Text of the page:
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Thursday, September 24, 2015

Discrimination in US Local Public Services

Study Shows African Americans Discriminated Against in Access to US Local Public Services

PhysOrg | August 19, 2015

Requests for information from local public services, like sheriffs' offices, school districts and libraries, across the United States are less likely to receive a reply if signed by 'black-sounding' names, according to new research conducted by economists at IZA and the University of Southampton.
The study finds that email queries coming from senders with distinctively African American names are four per cent less likely to receive an answer than identical emails signed by 'white-sounding' names.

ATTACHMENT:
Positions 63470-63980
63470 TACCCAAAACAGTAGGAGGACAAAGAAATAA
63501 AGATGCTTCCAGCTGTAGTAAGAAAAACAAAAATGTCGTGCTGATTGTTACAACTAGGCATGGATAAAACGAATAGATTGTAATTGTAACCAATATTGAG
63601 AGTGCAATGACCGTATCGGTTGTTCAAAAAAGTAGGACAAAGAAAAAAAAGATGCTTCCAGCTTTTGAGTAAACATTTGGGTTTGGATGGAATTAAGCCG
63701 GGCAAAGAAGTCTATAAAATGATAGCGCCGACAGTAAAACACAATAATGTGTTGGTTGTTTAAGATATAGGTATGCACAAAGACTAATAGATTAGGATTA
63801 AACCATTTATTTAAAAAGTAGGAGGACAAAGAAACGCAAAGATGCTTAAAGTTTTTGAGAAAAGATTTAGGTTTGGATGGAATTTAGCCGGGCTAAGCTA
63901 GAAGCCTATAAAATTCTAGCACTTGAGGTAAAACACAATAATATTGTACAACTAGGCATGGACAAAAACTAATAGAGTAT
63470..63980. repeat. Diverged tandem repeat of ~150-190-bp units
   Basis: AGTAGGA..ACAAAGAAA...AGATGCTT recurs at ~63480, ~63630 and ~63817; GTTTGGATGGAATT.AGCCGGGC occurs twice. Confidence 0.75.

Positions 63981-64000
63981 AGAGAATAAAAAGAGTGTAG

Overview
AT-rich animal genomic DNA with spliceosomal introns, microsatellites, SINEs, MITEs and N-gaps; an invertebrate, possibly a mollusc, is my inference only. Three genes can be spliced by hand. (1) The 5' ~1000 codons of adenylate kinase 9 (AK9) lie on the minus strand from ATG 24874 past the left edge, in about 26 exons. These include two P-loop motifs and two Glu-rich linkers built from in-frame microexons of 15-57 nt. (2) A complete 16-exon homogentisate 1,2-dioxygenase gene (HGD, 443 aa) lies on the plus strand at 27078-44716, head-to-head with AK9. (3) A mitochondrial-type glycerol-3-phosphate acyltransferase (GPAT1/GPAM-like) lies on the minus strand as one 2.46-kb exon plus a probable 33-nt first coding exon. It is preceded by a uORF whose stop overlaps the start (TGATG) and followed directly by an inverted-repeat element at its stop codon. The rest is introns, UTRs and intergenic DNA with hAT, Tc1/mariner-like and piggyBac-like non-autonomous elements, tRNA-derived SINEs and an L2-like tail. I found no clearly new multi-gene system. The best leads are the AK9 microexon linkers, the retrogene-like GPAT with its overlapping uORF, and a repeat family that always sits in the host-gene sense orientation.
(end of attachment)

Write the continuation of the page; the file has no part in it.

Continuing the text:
<more at; related links: (Racial Discrimination in Local Public Services: A Field Experiment in the US. Corrado Giulietti, Mirco Tonin, Michael Vlassopoulos.IZA Discussion Paper No. 9290. [Abstract: Discrimination in access to public services can act as a major obstacle towards addressing racial inequality. We examine whether racial discrimination exists in access to a wide spectrum of public services in the US. We carry out an email correspondence study in which we pose simple queries to more than 19,000 local public service providers. We find that emails are less likely to receive a response if signed by a black-sounding name compared to a white-sounding name. Given a response rate of 72% for white senders, emails from putatively black senders are almost 4 percentage points less likely to receive an answer. We also find that responses to queries coming from black names are less likely to have a cordial tone. Further tests demonstrate that the differential in the likelihood of answering is due to animus towards blacks rather than inferring socioeconomic status from race.] (Seeking fairness in ads: Researcher outlines how 'bias score' could be calculated in online delivery. May 1, 2013)>

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